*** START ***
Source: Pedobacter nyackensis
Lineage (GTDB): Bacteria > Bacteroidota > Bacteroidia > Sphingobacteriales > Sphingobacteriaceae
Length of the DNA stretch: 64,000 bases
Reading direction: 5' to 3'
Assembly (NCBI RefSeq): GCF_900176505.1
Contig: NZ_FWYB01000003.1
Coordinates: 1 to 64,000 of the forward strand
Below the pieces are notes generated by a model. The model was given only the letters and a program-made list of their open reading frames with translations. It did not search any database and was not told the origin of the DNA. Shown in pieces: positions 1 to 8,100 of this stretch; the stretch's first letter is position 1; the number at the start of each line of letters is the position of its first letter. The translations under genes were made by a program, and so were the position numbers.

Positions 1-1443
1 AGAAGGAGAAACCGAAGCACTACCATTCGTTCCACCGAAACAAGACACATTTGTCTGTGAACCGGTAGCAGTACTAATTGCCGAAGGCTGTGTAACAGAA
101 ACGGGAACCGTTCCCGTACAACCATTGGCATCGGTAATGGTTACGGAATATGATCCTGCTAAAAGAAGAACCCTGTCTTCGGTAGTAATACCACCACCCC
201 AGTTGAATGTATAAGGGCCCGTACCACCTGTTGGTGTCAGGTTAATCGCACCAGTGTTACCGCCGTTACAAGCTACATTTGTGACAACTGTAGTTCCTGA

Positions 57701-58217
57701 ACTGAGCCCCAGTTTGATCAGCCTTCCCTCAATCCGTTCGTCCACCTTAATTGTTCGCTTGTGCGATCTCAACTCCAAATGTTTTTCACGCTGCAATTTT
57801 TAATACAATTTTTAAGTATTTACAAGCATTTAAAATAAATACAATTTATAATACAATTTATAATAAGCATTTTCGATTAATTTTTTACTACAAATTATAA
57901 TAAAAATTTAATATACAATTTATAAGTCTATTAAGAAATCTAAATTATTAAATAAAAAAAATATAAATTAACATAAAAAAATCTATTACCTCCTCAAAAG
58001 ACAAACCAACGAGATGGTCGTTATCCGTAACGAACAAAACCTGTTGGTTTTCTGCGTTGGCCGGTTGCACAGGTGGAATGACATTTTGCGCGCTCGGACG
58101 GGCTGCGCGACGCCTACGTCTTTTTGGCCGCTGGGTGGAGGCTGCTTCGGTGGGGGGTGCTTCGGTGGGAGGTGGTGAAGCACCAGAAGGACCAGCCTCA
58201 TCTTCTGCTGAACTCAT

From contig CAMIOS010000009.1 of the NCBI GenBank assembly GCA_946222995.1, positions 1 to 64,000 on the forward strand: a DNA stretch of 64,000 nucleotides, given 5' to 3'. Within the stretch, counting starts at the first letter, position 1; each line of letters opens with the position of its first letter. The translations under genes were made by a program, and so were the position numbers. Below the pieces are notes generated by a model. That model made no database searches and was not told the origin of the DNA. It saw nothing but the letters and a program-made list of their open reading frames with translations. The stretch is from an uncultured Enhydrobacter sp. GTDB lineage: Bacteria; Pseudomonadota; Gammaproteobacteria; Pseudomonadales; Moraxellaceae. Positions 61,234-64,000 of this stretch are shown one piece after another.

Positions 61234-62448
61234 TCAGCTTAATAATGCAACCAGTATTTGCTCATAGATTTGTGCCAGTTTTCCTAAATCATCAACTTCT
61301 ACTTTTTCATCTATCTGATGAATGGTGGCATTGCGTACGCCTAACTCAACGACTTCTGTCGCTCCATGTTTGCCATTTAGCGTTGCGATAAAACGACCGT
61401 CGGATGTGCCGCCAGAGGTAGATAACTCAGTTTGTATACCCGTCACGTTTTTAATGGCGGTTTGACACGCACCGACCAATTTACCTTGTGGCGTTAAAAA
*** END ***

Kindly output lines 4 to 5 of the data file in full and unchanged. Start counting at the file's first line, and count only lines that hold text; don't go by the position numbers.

Reading direction: 5' to 3'
Assembly (NCBI RefSeq): GCF_900176505.1